5. 5. What do these animals have in common? Why classify bats and hummingbirds together but not include dragonflies?
    6. 6. Kingdoms Shared characteristics among Kingdoms –All are made up of cells –All have DNA with the same genetic code
    7. 7. KPCOFGS Kingdom Phylum Class Order Family Genus Species
    8. 8. What are species? What are genera? What are kingdoms?
    9. 9. What are Species? Interbreeding organisms that do not ordinarily breed with members of other groups Pinyon mouse, Peromyscus truei
    10. 10. What are Genera? An inclusive group of similar species, usually with anatomical similarities Pinyon mouse, Peromyscus truei Deer mouse, Peromyscus maniculatus Genus = Peromyscus
    11. 11. What are Kingdoms? Major unit of biological classification
    12. 12. KPCOFGS Kingdom Phylum Class Order Family Genus Species
    13. 13. KPCOFGS Kingdom: Animalia Phylum: Chordata Class: Aves Order: Passeriformes Family: Corvidae Genus: Corvus Species: brachyrhynchos
    14. 14. American crow Kingdom: Animalia Phylum: Chordata (with backbones) Class: Aves (birds) Order: Passeriformes (songbirds) Family: Corvidae (crows, jays) Genus: Corvus Species: brachyrhynchos
    15. 15. Corvus brachyrhynchus Why Latin? “Dead” language – no changes being made; it is not in use today Common names are often shared among several species; may differ from region to region; may not be understood in different cultures Assures a unique name for each species
    16. 16. Lasionycteris noctivagans Nocti = nocturnal Vagans = wanderer Nyct = night, nocturnal Lasio = shaggy Silver-haired bat “night wandering shaggy bat”
    17. 17. Classification System 5 Kingdom System – Monera – Protista – Fungi – Plantae – Animalia
    18. 18. Differences among Kingdoms 1. Monera: Prokaryotic cell structure 2. Protista: Eukaryotic cells, unicellular 3. Fungi: Eukaryotic cells, chitinous cell wall, no chloroplasts, multicellular, heterotrophic 4. Plantae: Eukaryotic cells, cell wall, cellulose, chloroplasts, multicellular, autotrophic 5. Animalia: Eukaryotic cells, no cell wall, multicellular
    19. 19. Classification System 5 Kingdoms Monera Protista Fungi Plantae Animalia 6 Kingdoms Archaebacteria Eubacteria Protista Fungi Plantae Animalia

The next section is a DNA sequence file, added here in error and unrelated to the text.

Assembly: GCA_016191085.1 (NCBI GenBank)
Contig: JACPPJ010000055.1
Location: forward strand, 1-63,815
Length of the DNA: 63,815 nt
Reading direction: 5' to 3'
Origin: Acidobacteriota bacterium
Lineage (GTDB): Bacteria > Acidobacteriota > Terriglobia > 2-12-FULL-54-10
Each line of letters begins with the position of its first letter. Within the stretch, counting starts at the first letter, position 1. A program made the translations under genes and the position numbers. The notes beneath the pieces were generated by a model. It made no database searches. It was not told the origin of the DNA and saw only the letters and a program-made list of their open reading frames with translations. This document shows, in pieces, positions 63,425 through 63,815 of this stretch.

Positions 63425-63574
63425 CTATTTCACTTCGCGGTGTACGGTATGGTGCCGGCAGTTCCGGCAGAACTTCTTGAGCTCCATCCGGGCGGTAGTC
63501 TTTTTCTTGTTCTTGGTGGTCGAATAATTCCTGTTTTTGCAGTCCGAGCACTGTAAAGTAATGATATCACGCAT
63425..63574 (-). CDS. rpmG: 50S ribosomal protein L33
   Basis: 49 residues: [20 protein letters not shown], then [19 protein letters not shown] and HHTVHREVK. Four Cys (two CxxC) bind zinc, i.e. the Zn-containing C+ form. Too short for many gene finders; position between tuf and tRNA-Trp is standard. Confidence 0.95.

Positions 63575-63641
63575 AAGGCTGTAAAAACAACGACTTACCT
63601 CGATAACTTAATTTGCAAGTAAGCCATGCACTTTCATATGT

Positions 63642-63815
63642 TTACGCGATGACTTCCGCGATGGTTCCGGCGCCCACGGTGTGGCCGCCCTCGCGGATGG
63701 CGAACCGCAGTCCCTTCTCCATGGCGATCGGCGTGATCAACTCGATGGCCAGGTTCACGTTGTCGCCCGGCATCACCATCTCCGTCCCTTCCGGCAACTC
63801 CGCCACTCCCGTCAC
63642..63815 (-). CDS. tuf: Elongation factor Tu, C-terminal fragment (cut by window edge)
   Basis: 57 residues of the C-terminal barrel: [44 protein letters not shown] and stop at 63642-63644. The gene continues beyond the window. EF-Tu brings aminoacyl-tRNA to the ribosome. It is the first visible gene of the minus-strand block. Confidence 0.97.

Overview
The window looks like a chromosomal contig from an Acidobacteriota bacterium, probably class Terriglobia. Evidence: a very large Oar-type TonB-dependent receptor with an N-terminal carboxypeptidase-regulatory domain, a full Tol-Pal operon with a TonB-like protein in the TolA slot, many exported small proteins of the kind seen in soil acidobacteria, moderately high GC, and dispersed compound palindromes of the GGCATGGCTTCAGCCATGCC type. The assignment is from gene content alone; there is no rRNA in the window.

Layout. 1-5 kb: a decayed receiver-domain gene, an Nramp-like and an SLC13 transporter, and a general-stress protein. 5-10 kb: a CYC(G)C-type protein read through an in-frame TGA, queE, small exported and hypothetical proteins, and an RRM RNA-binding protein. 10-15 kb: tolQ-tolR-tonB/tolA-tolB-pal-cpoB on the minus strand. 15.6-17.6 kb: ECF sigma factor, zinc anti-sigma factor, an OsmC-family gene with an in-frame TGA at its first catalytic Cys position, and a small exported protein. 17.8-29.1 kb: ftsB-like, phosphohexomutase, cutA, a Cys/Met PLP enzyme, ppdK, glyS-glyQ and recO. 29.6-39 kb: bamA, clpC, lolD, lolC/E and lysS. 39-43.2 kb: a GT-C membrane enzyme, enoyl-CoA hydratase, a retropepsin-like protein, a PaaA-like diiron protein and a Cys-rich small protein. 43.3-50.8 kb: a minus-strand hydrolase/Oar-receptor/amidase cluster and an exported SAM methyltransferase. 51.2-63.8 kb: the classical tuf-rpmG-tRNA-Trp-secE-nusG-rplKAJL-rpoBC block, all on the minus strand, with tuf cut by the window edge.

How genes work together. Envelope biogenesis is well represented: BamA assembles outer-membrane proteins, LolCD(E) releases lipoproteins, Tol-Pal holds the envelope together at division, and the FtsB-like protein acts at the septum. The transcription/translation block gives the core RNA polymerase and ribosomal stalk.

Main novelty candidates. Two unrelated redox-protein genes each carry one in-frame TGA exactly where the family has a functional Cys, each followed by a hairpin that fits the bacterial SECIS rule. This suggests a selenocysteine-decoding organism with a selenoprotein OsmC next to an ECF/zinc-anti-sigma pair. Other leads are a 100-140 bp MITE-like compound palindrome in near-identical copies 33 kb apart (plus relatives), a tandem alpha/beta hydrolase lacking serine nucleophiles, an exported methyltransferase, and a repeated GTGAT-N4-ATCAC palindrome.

20. 20. Prokaryotes Domain Archaea Domain Eubacteria
    21. 21. Bacteria Among the first forms of life over 3.5 billion years ago Cyanobacteria contributed to formation of our oxygen atmosphere by photosynthesis. fossil cyanobacteria http://www.ucmp.berkeley.edu/bacteria/cyanofr.html
    22. 22. Prokaryota Include eubacteria and archaebacteria Most abundant/diverse Prokaryotic organisms Lacks an organized nucleus or membrane-bound organelles Nostoc (cyanobacterium)
    23. 23. 1. Prokaryotic v Eukaryotic Cells This characteristic separates which kingdoms?
    24. 24. Eubacteria Eubacteria (“True bacteria”) have 3 methods of energy acquisition – Chemosynthetic bacteria: autotrophic, obtain energy from oxidation of inorganic compounds (ammonia, sulfur) – Photosynthetic bacteria: autotrophic, obtain energy from sunlight and convert to carbohydrate energy – Heterotrophic bacteria: saprophytes and symbionts
    25. 25. Archaebacteria – Oldest and most primitive organisms known – Life’s extremists, occupying environments that “normal” organisms find too harsh – 3 types methanogens, halophiles, thermacidophiles – thermacidophile example: lives in heated acid springs, mud pots, soil and can take temps of 60 to 95 C and pH of 1 to 5.
    26. 26. Roles in Ecosystem Can cause disease – Lyme disease, strep throat, syphilis Photosynthesis and oxygen production Food source Nutrient transfer – (convert inert N to organic forms useable by plants) Spirulina Decomposition – Saprophytic (decompose dead tissue) – Symbiotic (live within a host multicellular organism) Some oil deposits attributed to cyanobacteria
    27. 27. Kingdom Protista
    28. 28. Protista Protozoans and mostly unicellular algae Heterotrophic and autotrophic Occur in freshwater, saltwater, soil Because of tremendous diversity, classification of the Protista is difficult. paramecium
    29. 29. Protista Protozoa – Single-celled, motile, heterotrophic – Digest food by engulfing, breaking down, and absorbing it Algae – Single-celled to colonial – Diatoms, golden brown algae, dinoflagellates, red algae, brown algae, green algae – Subdivided by type of photosynthetic pigment Slime molds Eukaryotes that are NOT fungi, animals, or plants!
    30. 30. http://www.emc.maricopa.edu/faculty/farabee/BIOBK/BioBookDiversity_3.html http://pathmicro.med.sc.edu/para-lab3/vivax_gameto100x.jpg
    31. 31. Protista – Roles in Ecosystem Photosynthesis and oxygen production Food source (brown, red, green algae) – Animal feed, fertilizers – Algae sheets used in some Japanese dishes – Additive to puddings, ice cream, salad dressing, candy (carrageenan and alginate) Can cause disease – Avian malaria, human malaria, amoebic dysentery
    32. 32. Protista and Red Tides Population explosion of dinoflagellates Neurotoxin released Shellfish concentrate toxin Humans can be killed by eating shellfish contaminated by toxin http://www.redtide.whoi.edu/hab/rtphotos/noctiluca.jpg
    33. 33. Kingdom Fungi
    34. 34. Fungi Mushrooms, blights, rusts, molds >60,000 species Heterotrophic Chitinous cell wall Symbiotic – 2 or more organisms live together in close association Mostly multicellular – Yeasts are unicellular